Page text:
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Tories won’t commit to 2012 on RDR

The Conservatives have refused to make a commitment to a 2012 deadline for compliance with the retail distribution review after announcing plans to scrap the FSA.

In this week’s policy white paper, the Tories propose scrapping the FSA, with the Bank of England given prudential powers and a new Consumer Protection Agency to regulate advisers.

Speaking to Money Marketing, Shadow Treasury Financial Secretary Mark Hoban says: “The RDR is an important process with potentially huge benefits for IFAs. It is in the interest of consumers and the industry to meet the challenges set out, including increasing access to advice. Advisers who give good advice to consumers have nothing to fear from this.”

But when asked if the Conservatives are committed to a 2012 deadline for compliance with the RDR proposals, Hoban says: “I don’t know I can answer that.”

Beachcroft Regulatory Consulting managing director Richard Hobbs says advisers should not assume the RDR will go ahead under a Tory Government. He says: “My advice for advisers is to lobby with particular vigour on the changes they want to see made to the RDR and to delay expensive re-engineering until after the general election when we can see more clearly where the land lies.”

Cicero Consulting managing director Iain Anderson says: “Any new structures will take time to bed in. The trajectory of the RDR is likely to get delayed. It may not be called the RDR any more but the underlying thinking is still likely to emerge at the other end.”

Simplybiz chairman Ken Davy says the RDR should be delayed to take account of a likely change in Government and new European regulations planned for 2014. He says: “These proposals, combined with the certainty of a general election in less than a year, shine a spotlight on the RDR, particularly the unseemly haste with which the FSA is trying to steamroller the far-reaching, radical and expensive RDR proposals through.”

But Personal Finance Society chief executive Fay Goddard says: “Against this background of political uncertainty, doing nothing would seem to be a very high-risk strategy and one that could see firms putting their entire business at risk. Our view is that the RDR will go ahead as laid out.”

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Comments

There are 4 comments at the moment, we would love to hear your opinion too.

  1. A weaker FSA by another name!
    Well if the Bank of England is going to regulate the Banks then from an IFA viewpoint all we will have is the FSA with another name. So CPA instead of FSA! Still I guess that may mean that they may be unable to justify expensive hotel stays and will have to leave that to the BoE!!! As IFA’s, I feel that we have to be resigned to RDR coming in force eventually.

  2. FSA pay IFA’s a monthly fee
    I think that FSA should pay IFA’s a monthly fee to advise and give financial help to low income families, of which there may be many (4 million plus) given, the strength of the first few waves of UK’s credit crunch.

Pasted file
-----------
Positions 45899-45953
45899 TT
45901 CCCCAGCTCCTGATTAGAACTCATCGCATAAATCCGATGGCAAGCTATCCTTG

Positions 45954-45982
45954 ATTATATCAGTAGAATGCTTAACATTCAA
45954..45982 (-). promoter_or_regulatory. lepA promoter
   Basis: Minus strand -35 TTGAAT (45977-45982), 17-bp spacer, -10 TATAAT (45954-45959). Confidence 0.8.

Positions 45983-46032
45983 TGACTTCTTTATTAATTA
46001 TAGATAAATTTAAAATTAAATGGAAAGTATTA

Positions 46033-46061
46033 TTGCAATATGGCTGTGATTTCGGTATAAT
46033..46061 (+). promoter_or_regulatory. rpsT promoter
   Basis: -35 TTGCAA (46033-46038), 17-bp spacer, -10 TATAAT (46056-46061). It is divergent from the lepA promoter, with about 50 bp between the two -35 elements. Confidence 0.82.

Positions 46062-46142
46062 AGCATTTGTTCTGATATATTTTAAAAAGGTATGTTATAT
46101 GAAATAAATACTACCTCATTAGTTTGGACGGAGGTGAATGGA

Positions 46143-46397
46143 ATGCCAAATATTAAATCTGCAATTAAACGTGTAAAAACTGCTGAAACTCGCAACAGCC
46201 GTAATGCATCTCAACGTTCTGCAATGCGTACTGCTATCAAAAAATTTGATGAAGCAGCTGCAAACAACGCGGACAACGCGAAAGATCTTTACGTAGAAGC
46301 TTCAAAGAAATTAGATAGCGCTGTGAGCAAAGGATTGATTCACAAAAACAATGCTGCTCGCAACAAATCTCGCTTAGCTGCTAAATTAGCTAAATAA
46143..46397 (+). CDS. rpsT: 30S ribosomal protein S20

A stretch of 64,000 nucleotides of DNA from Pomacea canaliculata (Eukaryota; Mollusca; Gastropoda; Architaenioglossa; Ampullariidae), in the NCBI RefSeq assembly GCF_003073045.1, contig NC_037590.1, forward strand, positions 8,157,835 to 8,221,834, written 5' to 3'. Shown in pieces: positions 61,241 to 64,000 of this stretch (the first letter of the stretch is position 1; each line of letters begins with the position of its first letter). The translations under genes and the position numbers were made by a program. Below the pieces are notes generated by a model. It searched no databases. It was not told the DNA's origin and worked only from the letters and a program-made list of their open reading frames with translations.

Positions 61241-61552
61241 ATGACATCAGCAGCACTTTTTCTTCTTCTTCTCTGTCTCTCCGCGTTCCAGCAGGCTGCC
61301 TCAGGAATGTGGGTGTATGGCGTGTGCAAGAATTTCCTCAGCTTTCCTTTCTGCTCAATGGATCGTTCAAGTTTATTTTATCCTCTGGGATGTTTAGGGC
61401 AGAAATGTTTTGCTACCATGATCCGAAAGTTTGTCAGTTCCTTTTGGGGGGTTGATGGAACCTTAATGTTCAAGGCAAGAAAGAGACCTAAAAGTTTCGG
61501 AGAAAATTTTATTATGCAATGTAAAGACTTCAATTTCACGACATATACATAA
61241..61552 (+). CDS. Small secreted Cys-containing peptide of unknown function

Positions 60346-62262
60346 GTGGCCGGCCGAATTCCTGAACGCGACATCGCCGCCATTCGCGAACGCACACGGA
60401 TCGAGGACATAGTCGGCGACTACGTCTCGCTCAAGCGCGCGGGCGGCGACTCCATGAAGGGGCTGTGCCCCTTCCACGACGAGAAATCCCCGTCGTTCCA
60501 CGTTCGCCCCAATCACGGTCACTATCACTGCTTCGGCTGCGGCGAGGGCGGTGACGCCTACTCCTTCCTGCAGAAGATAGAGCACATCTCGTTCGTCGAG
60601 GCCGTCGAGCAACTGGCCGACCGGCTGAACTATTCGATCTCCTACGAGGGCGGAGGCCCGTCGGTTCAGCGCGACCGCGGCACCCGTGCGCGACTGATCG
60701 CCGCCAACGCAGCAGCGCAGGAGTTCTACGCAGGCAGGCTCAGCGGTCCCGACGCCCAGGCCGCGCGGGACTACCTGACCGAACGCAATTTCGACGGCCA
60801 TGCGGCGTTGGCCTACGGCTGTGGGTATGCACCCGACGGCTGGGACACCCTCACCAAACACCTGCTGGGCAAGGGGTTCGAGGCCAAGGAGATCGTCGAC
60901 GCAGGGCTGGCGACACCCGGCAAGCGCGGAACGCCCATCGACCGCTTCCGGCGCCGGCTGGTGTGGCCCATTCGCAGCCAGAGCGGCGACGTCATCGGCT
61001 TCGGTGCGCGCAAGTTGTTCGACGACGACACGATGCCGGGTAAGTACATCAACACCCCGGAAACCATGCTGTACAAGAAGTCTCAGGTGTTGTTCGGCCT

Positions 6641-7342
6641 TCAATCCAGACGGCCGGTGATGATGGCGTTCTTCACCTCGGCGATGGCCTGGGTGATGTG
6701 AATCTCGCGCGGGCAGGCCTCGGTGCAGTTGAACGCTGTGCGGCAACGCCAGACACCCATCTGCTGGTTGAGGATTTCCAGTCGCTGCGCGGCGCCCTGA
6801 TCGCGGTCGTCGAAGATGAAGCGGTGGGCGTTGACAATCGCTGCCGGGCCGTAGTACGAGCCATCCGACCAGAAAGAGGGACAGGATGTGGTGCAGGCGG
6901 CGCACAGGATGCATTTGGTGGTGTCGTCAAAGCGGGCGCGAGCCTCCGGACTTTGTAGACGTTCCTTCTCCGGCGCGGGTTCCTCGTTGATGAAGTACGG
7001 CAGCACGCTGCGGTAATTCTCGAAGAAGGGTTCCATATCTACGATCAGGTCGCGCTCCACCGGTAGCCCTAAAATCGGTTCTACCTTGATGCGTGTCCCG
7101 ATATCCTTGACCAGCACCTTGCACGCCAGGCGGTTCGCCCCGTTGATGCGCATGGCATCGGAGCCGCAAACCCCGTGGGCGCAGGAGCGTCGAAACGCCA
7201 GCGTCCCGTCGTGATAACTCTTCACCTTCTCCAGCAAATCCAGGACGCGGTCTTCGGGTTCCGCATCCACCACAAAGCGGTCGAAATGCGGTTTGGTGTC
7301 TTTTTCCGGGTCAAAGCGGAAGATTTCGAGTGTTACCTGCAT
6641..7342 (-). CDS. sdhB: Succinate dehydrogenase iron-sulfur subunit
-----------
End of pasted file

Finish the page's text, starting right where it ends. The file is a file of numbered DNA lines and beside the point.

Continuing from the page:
By having IFA’s providing free advice to those that need it this will in turn not only improve their dire situation but provide an additional boost towards the future UK financial recovery

  3. FEES OR NO FEES
    i have a medium size client base of approx 600 and would say 90% of these clients are low to medium income it has been built on referral only , the majority of my business is protection and pension , if the fsa do not include fees for protection in this review ( but hey lets not over insure anyone !!!) i will not notice a great deal of difference but if they include this i will go out of business as i can assure the fsa that the 90% of my clients will not be able to afford fees or not pay them that is what i would call the real world and not looking thro it with fsa glasses ……………..i am lucky i have the level 4 qualification but will it do me anygood probably help me get a job with the banks who will probably have more enquiries than they can ever handle due to the reduction of ifa numbers…………we will see

  4. Getmealargeone 23rd July 2009 at 8:29 pm

    RDR means Reduction/Downgrade/Removal of IFAs
    Been in the industry now for 36 years, still going strong with client base built on referrals. Got FPC and CeMap, that was tough enough. Know a bit about everything and nothing about something. RDR is going to see me say goodbye as I cant do exams like I used to. Never mind my clients will go to the Abbey and Barclays and Lloyds and get stitched up as sure as eggs are eggs. This is what it was always about. IFAs have come throught his financial crisis well and after all the stress around learning new ISAs (all the b**llocks about maxis and minis) then stakeholder pensions (all companies had to have a scheme) sales of bonds over unit trusts etc it now seems rather pointless when you see how badly the banks acted. RDR stands for the Reduction, Downgrade and Removal of small IFAs who do their jobs well. Not one complaint and I’m no longer wanted…… Pity the clients not me.

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